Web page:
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His Books Survive – But Who Was The Man?

The name of E M Bounds is inextricably linked to his many published works on the subject of prayer. Yet in his lifetime he was known to few outside his immediate influence. Many tragic events stalked his life and tested his spirit. Born in Missouri in 1835, he was named Edward McKendree Bounds – the middle name from a famous Methodist circuit rider.  His father died when Edward was just fourteen, and in spite of his youth he took off with his older brother to seek fortune in mining and panning for gold. Four futile years of hard graft and exposure to immorality and degradation were enough, and he returned home. There he discovered a greater treasure, a “pearl of great price”, and he committed his life to God. He embarked on legal studies and was the youngest in Missouri to be called to the bar.

The Great Spiritual Awakening of 1857 swept his home town and he obeyed the call of God for full-time Christian ministry. Ordained in 1859, he became a country pastor, but not for him a peaceful and tranquil life. The Civil War began to divide the nation. Bounds witnessed the cruelty of Union soldiers executing 55 innocent civilians. He refused to sign the Oath of Allegiance, his church was raided, and he was beaten and thrown into prison. An exchange of prisoners secured his release on the condition that he stay out of Missouri, but he walked over 200 miles, then secured a mule and continued till he reached home!

He joined the Confederate Army as a chaplain. There he preached, prayed and encouraged his fellows. The tragedy of defeat came in the Battle of Franklin, in which General Hood’s army suffered over 6,000 casualties. Bounds was wounded by a Union sword and taken prisoner. For two solid weeks he had the task of burying his fallen colleagues in a mass grave. The gruesome task earned his release as a non-combatant and he returned home.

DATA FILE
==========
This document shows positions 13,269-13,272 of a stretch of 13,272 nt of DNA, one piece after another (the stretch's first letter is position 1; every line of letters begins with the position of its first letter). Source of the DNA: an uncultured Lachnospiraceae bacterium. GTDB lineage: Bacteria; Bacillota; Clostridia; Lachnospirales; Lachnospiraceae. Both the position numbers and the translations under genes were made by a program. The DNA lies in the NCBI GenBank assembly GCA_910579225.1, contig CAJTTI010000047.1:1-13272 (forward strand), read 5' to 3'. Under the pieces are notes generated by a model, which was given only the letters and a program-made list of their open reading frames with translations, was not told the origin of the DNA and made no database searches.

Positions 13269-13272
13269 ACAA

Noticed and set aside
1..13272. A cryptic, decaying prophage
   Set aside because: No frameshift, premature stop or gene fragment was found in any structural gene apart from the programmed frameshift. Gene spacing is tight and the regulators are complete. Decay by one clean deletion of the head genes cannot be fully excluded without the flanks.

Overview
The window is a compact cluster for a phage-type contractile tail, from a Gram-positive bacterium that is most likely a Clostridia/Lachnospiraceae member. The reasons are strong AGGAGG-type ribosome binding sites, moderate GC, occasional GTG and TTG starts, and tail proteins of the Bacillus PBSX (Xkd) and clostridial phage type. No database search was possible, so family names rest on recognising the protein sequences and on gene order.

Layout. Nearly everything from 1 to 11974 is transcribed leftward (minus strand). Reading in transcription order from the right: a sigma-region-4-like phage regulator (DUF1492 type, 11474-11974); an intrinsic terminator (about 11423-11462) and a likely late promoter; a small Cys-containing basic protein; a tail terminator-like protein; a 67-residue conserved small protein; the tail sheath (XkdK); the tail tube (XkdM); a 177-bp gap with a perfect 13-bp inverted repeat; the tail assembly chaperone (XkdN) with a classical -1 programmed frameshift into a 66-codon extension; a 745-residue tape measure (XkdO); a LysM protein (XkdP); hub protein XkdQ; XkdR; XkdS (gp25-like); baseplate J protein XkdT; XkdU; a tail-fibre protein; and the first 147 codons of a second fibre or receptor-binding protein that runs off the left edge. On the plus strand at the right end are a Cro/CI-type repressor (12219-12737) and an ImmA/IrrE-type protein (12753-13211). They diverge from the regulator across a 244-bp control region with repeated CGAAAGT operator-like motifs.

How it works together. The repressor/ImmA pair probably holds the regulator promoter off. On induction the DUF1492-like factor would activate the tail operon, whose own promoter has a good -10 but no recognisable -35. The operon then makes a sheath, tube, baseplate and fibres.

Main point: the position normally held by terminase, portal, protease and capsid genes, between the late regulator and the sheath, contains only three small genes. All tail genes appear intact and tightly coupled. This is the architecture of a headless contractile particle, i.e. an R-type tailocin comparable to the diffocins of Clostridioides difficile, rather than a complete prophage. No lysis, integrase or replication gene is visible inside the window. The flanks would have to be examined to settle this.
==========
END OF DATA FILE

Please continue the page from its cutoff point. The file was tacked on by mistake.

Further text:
However, Bounds’ heart remained in Franklin and he was haunted by the disrespectful way that his men had been buried; he determined to right a great wrong. Under his direction the bodies of 1,496 Confederate soldiers were exhumed and then given the dignity of individual Christian burials on the Carter Farm, where a lasting memorial was finally established in 1951. Bounds raised funds to pay for the care of the graves, published a list of the fallen, made contact with many of the families and helped fatherless children to gain scholarships.

The grief that overwhelmed the town of Franklin impressed upon Bounds that his ministry was to the living. He organised public prayer meetings in the town square and after a year or so God answered by revival fire.  Over 500 believers were recorded in his own congregation.  For the last 19 years of his life he devoted himself to intercessory prayer. Bounds engaged for a minimum of 3 hours a day in concentrated prayer; he also would rise up early and go and pray outside different people’s houses for their particular circumstances. Before his death in 1913 two of his books were published; today all eight titles are available. Want a book on prayer?   Seek out a Bounds’ title!

David Browne.